The thick envelopes in the mailbox brought about great excitement as each welcomed my children to their third season of summer camp. We praise God for Camp War Eagle and how it has blessed our children’s lives, but I remember the apprehension I felt deciding if it was a good choice for our children. With so many summer camp options available how does a family decide?
Beyond the basic “When, where, and how much?” inquiries, there are a few more questions that I have found important to ask when evaluating summer camp options.
1. Camp’s Goal
What does the camp hope a child will learn during a session? If there is a religious component, or the camp is affiliated with a church, make sure that the doctrinal views line up with the Bible. If it is sports or activities oriented, evaluate the focus to make sure it’s a good match for your child’s interests and abilities.
2. Staff Training
While the camp director’s role is important, the counselors are the ones who have the day-to-day impact on your child. Find out how much and what kind of training the staff acquires to effectively deal with emergencies, behavior issues, and care for a child’s specific needs (i.e. diabetes, ADHD, sensory issues, fears). If activities are counselor led, learn how they are trained to provide for the children’s safety and to teach proper technique. For example, are licensed lifeguards monitoring the swimming pool?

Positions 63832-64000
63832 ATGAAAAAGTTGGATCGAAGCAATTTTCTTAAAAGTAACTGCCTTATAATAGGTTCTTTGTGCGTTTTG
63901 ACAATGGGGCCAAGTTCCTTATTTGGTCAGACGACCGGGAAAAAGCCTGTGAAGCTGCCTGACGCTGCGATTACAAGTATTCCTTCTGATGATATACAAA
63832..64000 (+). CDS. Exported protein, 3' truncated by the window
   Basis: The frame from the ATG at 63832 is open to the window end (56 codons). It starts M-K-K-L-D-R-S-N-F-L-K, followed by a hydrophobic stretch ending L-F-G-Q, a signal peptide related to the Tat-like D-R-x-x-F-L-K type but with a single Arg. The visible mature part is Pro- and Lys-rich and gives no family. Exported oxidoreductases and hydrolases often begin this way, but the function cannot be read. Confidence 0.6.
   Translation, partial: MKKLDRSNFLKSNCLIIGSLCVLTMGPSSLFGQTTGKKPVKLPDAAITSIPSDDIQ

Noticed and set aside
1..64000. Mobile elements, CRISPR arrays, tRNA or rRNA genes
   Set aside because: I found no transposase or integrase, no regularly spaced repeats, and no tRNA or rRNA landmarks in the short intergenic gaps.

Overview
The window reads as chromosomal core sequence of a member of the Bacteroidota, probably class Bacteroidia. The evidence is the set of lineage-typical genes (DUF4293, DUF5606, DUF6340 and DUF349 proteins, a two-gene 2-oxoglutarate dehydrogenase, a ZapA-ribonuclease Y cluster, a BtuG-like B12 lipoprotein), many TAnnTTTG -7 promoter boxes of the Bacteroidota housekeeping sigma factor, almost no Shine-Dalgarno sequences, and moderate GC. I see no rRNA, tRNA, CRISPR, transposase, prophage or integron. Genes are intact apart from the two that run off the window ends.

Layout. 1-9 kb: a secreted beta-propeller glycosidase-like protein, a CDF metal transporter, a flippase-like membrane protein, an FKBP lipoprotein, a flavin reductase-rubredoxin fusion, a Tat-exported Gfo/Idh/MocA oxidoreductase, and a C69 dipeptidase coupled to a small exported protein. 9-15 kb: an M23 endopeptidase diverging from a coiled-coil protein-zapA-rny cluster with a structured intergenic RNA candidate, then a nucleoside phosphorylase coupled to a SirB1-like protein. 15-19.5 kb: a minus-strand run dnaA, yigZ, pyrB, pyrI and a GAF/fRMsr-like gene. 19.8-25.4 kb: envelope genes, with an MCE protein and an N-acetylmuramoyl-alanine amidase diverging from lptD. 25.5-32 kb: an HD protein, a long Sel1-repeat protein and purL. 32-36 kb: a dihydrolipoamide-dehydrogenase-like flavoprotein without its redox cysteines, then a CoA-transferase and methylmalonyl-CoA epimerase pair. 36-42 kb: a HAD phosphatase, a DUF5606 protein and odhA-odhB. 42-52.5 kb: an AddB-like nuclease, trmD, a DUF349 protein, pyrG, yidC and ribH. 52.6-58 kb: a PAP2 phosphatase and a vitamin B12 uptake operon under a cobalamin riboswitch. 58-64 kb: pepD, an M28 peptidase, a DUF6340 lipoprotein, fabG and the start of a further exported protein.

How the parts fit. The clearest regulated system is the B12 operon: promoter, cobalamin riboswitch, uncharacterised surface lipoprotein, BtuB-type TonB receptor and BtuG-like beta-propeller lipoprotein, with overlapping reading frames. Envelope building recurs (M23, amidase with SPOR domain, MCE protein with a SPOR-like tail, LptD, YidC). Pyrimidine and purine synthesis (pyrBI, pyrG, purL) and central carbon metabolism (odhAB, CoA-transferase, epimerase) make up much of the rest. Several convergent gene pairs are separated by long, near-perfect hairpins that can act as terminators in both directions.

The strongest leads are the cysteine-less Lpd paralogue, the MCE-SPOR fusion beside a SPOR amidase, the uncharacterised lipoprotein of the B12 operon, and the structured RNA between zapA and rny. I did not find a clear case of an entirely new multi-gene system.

3. Counselor to Camper Ratio
To evaluate how much supervised time your child will have, ask the camp what the ratio of counselor to campers is. One camp staff member to three campers is much better than a 1:10 ratio.
4. Staff Expectations
Are the staff glorified babysitters or are they expected to interact with the children throughout the day? Sometimes just asking the question “Do the staff use their cell phones while working with the children?” will give you a good idea of the staff’s focus.
5. Age Groups Included
Some camps are age specific while others are open to multiple ages. If your child will be attending a camp with kids of different ages, ask if they will be separated by age for specific activities and what ages are included in those groups. Also learn how children are divided for cabins and night time.
6. Attendance Requirements
Some camps have requirements for a child to attend. For example, the camp that our children attend require volunteer and community service hours. Find these out as soon as possible to give your child ample time to prepare.
Even after finding out the answer to these questions, the most important means of collecting information is to talk to campers and their parents, and those who’ve worked at the camp. In these conversations we learned inside information including how and what to pack.
In our experience, it was these discussions and much prayer that provided us the peace needed to decide the camp that was right for our children. And looking at our children’s excitement for this summer’s week of camp, I think we made a good decision.